Evolutionary psychology--Azar Gat

From: Keith Henson (hkhenson@rogers.com)
Date: Mon 02 Jan 2006 - 18:06:55 GMT

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    I came upon this by accident. It is really worth reading as background to memetics since understanding the meme's host is essential to understanding why some memes do better than others.

    (Snips and line breaks added to improve readability, worth reading in full plus the Ferguson reply and response material)

    Keith Henson


    Published in Anthropological Quarterly, 73.1 (2000), 20-34.



    Azar Gat

    Part I: Primary Somatic and Reproductive Causes

    At the centre of this study is the age-old philosophical and psychological inquiry into the nature of the basic human system of motivation. Numerous lists of basic needs and desires have been put together over the centuries, more or less casually or convincingly. The most recent ones show little if any marked progress over the older, back to Thomas Hobbes's Leviathan, 6
    (e.g. Maslow 1970 [1954]; Burton 1990).

    In the absence of an evolutionary perspective, these lists have always had something arbitrary and trivial about them. They lacked a unifying regulatory rationale that would suggest why the various needs and desires came to be, or how they related to one another.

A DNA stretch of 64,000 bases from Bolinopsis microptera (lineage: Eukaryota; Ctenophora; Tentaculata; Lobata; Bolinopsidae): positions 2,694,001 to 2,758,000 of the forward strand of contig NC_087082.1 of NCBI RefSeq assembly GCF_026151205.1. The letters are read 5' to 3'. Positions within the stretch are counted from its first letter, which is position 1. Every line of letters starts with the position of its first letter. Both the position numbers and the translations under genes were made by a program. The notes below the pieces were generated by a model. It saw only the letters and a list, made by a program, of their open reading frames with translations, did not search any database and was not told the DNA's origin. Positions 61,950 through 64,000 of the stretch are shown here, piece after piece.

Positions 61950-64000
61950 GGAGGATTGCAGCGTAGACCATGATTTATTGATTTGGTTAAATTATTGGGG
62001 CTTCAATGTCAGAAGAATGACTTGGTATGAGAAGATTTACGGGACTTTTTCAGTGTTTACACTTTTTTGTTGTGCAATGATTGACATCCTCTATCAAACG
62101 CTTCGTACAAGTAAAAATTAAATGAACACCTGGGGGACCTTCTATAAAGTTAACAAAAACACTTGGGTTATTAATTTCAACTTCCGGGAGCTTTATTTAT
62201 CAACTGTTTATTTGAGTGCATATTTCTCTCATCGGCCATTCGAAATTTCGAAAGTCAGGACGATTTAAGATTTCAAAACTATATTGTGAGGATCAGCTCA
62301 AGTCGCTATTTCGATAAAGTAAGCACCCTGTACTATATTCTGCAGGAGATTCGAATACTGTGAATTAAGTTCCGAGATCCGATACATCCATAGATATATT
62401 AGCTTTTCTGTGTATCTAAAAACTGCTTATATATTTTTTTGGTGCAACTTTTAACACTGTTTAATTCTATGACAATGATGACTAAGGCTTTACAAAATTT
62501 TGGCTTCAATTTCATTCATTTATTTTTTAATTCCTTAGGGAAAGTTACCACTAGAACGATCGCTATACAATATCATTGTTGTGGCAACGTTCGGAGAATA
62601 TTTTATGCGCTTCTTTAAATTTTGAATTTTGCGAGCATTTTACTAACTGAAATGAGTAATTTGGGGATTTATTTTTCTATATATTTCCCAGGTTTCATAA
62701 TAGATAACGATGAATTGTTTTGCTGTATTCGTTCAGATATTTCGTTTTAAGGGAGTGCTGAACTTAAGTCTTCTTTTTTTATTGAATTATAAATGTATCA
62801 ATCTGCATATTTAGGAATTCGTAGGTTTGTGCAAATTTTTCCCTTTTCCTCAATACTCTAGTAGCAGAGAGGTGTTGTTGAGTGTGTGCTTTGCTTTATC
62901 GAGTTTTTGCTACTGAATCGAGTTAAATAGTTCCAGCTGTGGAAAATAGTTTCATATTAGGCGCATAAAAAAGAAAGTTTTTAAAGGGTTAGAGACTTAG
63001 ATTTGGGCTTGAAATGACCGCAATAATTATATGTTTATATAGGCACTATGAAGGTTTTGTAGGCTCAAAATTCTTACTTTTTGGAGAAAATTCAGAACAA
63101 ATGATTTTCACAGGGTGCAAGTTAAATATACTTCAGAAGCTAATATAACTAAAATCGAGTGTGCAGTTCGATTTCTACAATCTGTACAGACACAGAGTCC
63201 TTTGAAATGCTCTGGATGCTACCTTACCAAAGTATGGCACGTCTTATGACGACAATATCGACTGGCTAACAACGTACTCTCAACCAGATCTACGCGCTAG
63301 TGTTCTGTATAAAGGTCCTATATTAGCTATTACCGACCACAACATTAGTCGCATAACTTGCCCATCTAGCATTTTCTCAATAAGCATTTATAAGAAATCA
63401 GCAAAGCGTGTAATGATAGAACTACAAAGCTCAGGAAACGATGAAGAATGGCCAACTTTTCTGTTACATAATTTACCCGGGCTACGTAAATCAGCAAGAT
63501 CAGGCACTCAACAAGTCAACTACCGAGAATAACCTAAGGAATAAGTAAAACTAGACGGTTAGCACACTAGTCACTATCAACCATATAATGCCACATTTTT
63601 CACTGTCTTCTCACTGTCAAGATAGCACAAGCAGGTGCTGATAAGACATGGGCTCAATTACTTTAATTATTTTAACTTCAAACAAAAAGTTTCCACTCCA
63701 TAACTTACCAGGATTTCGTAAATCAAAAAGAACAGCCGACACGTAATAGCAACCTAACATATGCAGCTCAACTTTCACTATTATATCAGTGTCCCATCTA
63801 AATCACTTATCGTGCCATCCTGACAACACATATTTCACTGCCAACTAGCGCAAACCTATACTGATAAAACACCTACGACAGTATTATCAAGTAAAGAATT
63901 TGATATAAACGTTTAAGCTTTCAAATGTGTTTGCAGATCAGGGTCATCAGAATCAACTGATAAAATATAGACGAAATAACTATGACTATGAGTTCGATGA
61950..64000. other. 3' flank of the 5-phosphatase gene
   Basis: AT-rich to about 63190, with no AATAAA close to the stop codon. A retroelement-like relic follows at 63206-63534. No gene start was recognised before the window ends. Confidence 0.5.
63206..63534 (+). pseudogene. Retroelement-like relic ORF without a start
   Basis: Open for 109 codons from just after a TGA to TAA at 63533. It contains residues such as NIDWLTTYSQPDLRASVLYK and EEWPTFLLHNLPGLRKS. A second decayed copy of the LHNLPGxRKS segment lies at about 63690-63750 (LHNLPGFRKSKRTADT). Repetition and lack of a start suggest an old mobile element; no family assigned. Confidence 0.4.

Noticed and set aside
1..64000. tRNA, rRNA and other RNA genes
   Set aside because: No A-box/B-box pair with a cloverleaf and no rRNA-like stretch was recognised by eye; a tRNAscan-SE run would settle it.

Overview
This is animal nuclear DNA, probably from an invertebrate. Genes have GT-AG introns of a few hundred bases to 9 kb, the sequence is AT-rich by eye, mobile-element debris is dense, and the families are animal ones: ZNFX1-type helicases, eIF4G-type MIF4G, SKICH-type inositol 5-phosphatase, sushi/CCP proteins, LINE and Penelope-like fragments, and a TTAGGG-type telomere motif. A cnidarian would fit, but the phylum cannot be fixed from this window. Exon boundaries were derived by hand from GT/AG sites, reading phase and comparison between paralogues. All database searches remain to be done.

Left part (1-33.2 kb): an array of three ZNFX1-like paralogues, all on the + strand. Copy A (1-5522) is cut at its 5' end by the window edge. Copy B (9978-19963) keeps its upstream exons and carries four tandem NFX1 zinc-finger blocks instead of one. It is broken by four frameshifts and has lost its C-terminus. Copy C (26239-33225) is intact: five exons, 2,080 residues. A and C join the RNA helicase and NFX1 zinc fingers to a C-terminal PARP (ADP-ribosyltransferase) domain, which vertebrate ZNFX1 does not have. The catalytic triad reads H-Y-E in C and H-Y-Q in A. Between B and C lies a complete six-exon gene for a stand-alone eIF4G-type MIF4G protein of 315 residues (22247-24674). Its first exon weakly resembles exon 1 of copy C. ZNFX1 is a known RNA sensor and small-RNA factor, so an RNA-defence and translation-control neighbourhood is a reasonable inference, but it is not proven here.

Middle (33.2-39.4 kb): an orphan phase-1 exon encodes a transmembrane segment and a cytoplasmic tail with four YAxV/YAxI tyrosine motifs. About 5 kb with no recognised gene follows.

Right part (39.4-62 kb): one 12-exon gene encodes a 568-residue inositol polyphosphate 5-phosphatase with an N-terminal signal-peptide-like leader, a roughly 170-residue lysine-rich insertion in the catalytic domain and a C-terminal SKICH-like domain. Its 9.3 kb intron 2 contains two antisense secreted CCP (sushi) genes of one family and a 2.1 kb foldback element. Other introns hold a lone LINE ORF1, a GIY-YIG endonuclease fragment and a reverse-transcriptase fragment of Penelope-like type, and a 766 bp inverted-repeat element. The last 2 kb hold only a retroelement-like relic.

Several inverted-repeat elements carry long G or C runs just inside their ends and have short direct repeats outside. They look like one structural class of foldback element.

Arguing that the human motivational system as a whole should be approached from the evolutionary perspective, this study focuses on the causes of fighting. It examines what can be meaningfully referred to as the 'human state of nature', the 99.5 percent of the genus Homo's evolutionary history in which humans lived as hunter-gatherers.

    In this 'state of nature' people's behaviour patterns are generally to be considered as evolutionarily adaptive. They form the evolutionary inheritance that we have carried with us throughout later history, when this inheritance has constantly interacted and been interwoven with the human staggering cultural development.